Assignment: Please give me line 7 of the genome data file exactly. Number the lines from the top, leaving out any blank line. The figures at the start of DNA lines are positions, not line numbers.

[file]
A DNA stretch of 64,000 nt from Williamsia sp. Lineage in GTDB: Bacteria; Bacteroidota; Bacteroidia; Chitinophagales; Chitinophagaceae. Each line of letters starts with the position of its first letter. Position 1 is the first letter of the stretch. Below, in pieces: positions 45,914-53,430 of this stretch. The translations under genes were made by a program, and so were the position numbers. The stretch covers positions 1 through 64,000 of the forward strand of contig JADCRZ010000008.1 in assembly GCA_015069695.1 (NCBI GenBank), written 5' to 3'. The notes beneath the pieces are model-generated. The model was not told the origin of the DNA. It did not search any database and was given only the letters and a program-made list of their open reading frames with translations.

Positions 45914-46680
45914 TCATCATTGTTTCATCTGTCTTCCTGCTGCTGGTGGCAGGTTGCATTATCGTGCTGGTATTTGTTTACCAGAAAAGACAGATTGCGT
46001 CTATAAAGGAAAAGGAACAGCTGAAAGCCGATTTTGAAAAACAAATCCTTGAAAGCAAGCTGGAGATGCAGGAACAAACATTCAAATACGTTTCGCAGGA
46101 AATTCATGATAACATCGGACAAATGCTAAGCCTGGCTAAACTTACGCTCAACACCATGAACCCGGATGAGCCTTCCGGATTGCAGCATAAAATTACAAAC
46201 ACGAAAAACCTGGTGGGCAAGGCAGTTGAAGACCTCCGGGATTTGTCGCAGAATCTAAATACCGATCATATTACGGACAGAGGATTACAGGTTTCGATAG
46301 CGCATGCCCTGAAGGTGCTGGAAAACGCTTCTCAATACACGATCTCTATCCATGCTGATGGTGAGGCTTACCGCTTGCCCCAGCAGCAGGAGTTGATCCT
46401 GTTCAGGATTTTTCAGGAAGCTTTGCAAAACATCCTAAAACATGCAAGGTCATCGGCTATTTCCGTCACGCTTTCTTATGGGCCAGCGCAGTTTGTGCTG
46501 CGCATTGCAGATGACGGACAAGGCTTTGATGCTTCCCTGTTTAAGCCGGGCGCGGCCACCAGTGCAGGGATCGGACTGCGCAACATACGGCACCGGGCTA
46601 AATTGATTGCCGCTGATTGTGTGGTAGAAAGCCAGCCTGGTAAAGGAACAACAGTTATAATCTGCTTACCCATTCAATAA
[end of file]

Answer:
46301 CGCATGCCCTGAAGGTGCTGGAAAACGCTTCTCAATACACGATCTCTATCCATGCTGATGGTGAGGCTTACCGCTTGCCCCAGCAGCAGGAGTTGATCCT